My sorority has a phrase that they use in regard to officer positions. In Pi Beta Phi we practice “servant leadership.” If you haven’t heard this phrase before, it is a bit of a head-scratcher. “Servant” and “leader” by definition could not be more different. But that, dear friends, is the whole point. Pi Phi discovered long ago that they didn’t want typical leaders. They wanted servant leaders. Servant leaders are people who seek leadership positions because they have a desire to quite literally, serve. The position is sought not for power or glory, but because of a desire to help, to put in time and effort, and to contribute your gifts and talents to the greater good. You see yourself as a servant, not as someone that is greater than others. You don’t gain power so that others can give to you. Rather, you are trusted with a position where your power comes from all that you have to give.
I have watched many leaders from student council treasurers, to bad bosses, to politicians fail because they don’t understand this concept. They talk more than they listen, preach more than they practice. They don’t understand what it means to serve. Because Pi Beta Phi came along at such a formidable time in my life, I always associated the phrase “servant leadership” with Pi Phi only. Recently, however, it has popped up in other places in my life.
After a colleague ruined my day with unkind words and a lording of their power over me my sister sent me the following passage from the bible: “For am I seeking the approval of man, or of God? Or am I trying to please man? If I were still trying to please man, I would not be a servant of Christ.” While I have been a practicing Catholic my entire life, I had never read this passage, nor had I ever associated my faith with being a servant. While this may be off-putting to some, because I have such a positive connotation for servant-hood due to my experience with Pi Phi, I loved the idea that I was a servant of Christ. In fact, it felt like an honor. I would love to be His servant!
I do not need the approval of that cruel person at work because I am not seeking their approval. I seek only to serve Christ by being his servant, by putting the gifts He gave me out into the world. That is my mission, that is my honor, that is my duty.
I was only more affirmed in this belief when I watched the Superbowl on Sunday. I am sure that only other fellow Christians noticed (because you know they didn’t write about it in the papers, it’s not “cool” enough) that every Eagles player they interviewed gave all the credit to God. Did you notice? The interviewers asked how they felt and the first words out of their mouths, which didn’t even grammatically correctly answer the question were “all the Glory to God.” Over and over the players spoke giving credit to their relationship with Jesus, with His blessings, with the strength He gave them and His plan. I was shocked! And then, I realized, I was actually not at all surprised. This only proved what I knew to be true: these men practice servant-hood.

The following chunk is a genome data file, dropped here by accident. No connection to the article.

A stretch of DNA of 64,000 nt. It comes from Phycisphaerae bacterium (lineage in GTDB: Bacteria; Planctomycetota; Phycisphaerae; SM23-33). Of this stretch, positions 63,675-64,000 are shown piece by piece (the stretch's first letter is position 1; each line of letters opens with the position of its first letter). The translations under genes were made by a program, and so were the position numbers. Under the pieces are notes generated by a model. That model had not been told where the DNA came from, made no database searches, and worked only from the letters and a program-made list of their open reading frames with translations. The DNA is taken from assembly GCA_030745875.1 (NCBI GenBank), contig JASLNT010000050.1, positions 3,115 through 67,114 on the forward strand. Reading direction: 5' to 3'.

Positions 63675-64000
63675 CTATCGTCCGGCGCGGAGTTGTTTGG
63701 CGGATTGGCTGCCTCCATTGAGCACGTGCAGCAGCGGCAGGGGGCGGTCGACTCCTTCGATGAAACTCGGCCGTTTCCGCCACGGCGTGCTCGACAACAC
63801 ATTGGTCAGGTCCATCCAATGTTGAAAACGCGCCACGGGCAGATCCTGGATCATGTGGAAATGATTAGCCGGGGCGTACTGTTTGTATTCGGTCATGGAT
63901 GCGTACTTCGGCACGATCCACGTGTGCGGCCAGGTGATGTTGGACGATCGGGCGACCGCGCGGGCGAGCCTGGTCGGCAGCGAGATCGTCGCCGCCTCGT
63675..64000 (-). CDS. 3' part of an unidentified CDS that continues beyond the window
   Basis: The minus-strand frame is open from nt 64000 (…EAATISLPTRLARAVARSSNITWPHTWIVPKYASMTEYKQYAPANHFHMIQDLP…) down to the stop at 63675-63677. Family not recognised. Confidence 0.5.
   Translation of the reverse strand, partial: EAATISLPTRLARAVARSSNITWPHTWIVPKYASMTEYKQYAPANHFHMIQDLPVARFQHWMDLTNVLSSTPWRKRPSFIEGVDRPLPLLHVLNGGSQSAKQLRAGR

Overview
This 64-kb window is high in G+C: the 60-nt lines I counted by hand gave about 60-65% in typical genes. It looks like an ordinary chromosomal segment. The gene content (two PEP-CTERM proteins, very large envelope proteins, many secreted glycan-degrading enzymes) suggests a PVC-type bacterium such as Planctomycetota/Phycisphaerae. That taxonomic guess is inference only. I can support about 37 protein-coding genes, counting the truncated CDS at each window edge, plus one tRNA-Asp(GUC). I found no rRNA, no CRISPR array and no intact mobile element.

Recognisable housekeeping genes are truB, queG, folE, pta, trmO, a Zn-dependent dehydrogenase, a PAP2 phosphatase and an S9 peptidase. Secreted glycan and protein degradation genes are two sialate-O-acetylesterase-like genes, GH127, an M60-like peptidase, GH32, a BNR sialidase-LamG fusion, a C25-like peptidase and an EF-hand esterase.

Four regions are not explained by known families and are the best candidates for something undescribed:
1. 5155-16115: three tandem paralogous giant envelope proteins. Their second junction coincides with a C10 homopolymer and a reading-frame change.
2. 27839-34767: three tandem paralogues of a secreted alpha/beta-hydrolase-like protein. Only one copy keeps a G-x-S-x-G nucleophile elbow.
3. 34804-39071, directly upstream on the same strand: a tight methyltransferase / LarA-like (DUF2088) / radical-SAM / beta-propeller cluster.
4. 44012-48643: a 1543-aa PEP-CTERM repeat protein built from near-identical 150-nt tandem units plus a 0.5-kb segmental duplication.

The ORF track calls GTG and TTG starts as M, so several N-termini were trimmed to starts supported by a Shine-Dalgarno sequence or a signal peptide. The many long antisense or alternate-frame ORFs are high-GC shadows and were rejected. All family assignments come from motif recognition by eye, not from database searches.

If you watch how those men played that game, you know this to be true. Nick Foles is literally being called “Saint Nick” and when it was all over he didn’t ask for credit, he didn’t toot his own horn. He gave all the glory to God and then he held his baby girl and kissed her darling little head while she played with the cross around her neck. You know what happens when your leader doesn’t need the glory? He inspires you to lead in your own way. You know what happens when your leader doesn’t need to be the shining star? He can catch a touchdown during a trick play because he doesn’t need to be the guy that threw it.
I watched the replays of the whole game. I watched each humble touchdown on the part of the Eagles and I watched the obnoxious gyrating of the Patriots when they scored and realized: the Patriots don’t know how to be servants. They don’t know how to serve. They only know how to seek praise, glory, and rings. My dad’s best friend Mike has an expression: you can do great things if you don’t care who gets the credit. The Eagles learned that, and it paid off in spades. Spades, and a Superbowl win. Not bad for some guys that are just “servants.”
If you will, take today and see if you can wrap your head around the idea that being a servant is actually the coolest role that you can ever play. The idea that you have something to give? And that if you do, if you give completely without any expectation that you will get credit or merit or atta girls (and this is coming from someone that looooooooves her atta girls!) that greatness can come? It is an incredibly powerful thought. How can you serve?